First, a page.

Frisky male black widow spiders shake their abdomens to produce carefully pitched vibrations and avoid attacks by females, according to new research published in the open access journal Frontiers in Zoology.
Researchers recorded the vibrations made on webs by male black widow spider (Latrodectus hesperus), hobo spider (Tegenaria agrestis) and prey items. They found that black widows vibrated their abdomens, producing very different sounds to other spiders and to prey items. The researchers played the recordings to females and found that they were much less likely to attack sounds made by black widow males. No spiders were harmed during this experiment – males were kept safe from the females at all times!
Whenever male spiders step on females’ webs to make their romantic approaches, they create vibrations which the females feel. The females use vibrations of the web to detect their prey, and so for males, making advances is risky business – they might be attacked by a female if she thinks they are potential prey.
Catherine Scott, one of the article’s authors, says: “The web functions as an extension of the spider’s exquisitely tuned sensory system, allowing her to very quickly detect and respond to prey coming into contact with her silk. This presents prospective mates with a real challenge when they first arrive at a female’s web: they need to signal their presence and desirability, without triggering the female’s predatory response.”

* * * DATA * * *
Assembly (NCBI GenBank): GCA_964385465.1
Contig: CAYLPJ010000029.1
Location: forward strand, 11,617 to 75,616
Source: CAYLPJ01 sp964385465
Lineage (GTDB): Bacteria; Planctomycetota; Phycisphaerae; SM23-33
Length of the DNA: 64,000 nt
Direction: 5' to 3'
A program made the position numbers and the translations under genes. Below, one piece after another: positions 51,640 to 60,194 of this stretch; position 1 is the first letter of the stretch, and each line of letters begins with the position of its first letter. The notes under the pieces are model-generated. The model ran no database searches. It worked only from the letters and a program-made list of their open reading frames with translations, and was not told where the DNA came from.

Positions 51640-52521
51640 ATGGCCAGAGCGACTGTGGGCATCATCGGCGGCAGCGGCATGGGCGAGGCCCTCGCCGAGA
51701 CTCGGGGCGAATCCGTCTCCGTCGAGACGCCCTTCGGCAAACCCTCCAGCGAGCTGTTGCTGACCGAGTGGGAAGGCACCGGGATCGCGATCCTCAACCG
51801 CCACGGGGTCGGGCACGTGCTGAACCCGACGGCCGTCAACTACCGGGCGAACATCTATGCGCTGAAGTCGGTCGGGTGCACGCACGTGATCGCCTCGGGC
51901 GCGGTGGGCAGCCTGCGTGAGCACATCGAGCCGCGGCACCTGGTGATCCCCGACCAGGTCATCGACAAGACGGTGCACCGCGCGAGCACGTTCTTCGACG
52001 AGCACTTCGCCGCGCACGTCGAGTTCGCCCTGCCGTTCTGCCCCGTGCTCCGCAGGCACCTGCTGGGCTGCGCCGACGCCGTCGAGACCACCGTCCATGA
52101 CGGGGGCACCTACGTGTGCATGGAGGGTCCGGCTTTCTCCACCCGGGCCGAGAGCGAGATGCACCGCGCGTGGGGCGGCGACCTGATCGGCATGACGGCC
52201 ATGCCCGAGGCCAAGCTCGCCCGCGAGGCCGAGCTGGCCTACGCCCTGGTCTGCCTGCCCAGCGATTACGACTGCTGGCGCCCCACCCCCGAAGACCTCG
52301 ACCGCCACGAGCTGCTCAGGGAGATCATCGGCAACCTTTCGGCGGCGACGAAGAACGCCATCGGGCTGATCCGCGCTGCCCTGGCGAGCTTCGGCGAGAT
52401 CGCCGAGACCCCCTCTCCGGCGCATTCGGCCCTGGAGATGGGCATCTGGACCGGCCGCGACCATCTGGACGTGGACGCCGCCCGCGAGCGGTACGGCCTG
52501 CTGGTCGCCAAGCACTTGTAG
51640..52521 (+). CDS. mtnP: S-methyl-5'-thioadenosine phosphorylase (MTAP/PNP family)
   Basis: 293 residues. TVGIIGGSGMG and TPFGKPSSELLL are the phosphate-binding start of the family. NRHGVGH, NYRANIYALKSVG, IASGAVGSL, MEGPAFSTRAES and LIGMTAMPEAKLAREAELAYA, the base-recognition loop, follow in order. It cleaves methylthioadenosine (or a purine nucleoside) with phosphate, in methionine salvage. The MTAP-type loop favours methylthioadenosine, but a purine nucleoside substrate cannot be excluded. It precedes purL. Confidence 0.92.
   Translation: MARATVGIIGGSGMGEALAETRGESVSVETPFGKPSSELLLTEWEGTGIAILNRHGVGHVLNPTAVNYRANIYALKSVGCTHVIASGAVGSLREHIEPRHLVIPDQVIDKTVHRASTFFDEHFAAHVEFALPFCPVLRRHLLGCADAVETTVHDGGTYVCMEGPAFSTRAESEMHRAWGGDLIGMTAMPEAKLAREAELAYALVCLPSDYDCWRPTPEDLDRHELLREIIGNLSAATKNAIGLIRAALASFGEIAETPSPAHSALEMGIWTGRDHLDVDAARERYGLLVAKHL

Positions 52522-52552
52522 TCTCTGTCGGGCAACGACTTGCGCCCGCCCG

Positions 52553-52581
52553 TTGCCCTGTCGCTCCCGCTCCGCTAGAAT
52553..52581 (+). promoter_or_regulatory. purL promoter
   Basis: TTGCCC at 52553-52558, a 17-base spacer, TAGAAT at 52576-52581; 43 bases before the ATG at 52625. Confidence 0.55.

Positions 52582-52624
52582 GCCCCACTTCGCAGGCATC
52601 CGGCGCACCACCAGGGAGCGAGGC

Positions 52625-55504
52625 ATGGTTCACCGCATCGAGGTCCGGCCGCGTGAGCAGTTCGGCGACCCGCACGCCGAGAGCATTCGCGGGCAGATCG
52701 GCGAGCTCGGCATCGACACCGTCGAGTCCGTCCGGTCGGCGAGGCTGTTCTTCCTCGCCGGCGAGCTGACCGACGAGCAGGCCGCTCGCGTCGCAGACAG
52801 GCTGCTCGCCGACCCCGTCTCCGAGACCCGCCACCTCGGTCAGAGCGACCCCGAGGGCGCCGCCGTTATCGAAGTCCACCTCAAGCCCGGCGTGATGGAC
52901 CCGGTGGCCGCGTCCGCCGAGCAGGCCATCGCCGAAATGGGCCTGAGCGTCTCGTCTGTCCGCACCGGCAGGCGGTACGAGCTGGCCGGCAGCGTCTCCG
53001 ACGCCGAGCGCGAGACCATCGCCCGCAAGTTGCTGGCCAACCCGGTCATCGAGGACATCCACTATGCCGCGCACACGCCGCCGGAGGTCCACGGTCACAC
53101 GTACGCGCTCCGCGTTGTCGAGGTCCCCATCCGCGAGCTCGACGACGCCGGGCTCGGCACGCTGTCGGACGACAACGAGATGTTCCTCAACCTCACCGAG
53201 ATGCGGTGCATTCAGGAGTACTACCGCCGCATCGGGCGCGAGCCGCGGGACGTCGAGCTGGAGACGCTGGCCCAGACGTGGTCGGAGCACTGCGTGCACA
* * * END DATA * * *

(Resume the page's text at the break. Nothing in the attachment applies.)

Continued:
The scientists recorded the vibrations produced by males of both species, and those produced by common prey items, and compared them. They found that black widow courtship signals differed more from prey vibrations than hobo spider courtship signals did. Black widow males vibrating their abdomens created vibrations with a distinct form to those made by prey items, and also at an especially low-amplitude – much quieter (see the below Notes to Editor for links to videos).
They then played the recordings back to female black widow to see how they reacted and found the females were more likely to attack when they heard 'loud', prey-like vibrations, but were less likely to respond to 'quiet' male-like vibrations. The scientists think this research could open up lots of interesting angles for studying the interactions between male and female spiders.
Scott says: “One of the most exciting things we saw was that sometimes, female black widows actually responded with abdomen ’twitches’ when we played low amplitude ’whisper-like’ vibrations to them through their webs. These abdominal movements by the female undoubtedly transmit their own vibrations through the web. While this study focused on how males communicate to a female that they are not a meal, but a potential mate, it would be very interesting to look more at the female’s behaviour, and any signals she may be transmitting back to the male.”
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Notes to Editor
A meal or a male? The 'whispers' of black widow males do not trigger a predatory response in females
Samantha Vibert, Catherine Scott and Gerhard Gries
Frontiers in Zoology 11:4
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Videos of the spiders can be found in this Dropbox. Please credit all films to Samantha Vibert and all pictures to Sean McCann.
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